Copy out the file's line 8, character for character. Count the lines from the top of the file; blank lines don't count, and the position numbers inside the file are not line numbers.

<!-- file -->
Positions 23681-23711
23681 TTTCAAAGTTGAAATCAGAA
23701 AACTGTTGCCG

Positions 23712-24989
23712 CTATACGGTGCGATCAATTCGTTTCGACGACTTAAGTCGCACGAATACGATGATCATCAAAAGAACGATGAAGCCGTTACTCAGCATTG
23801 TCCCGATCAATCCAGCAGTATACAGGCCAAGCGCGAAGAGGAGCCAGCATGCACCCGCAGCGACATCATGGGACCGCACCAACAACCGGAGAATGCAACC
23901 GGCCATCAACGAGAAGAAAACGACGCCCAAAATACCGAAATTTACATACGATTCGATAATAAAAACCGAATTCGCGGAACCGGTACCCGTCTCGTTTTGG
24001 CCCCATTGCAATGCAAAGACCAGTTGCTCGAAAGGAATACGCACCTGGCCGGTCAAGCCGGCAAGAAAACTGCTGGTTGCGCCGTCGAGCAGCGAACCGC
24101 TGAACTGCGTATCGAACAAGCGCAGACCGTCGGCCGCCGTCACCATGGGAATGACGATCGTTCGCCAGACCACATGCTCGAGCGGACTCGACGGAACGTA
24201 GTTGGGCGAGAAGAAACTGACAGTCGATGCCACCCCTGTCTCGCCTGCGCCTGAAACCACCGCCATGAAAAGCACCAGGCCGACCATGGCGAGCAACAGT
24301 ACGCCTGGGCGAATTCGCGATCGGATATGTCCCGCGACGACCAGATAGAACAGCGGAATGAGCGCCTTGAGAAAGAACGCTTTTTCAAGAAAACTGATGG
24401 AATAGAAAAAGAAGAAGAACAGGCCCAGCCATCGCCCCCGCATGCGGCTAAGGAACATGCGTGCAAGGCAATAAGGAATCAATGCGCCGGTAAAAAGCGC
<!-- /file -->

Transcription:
24001 CCCCATTGCAATGCAAAGACCAGTTGCTCGAAAGGAATACGCACCTGGCCGGTCAAGCCGGCAAGAAAACTGCTGGTTGCGCCGTCGAGCAGCGAACCGC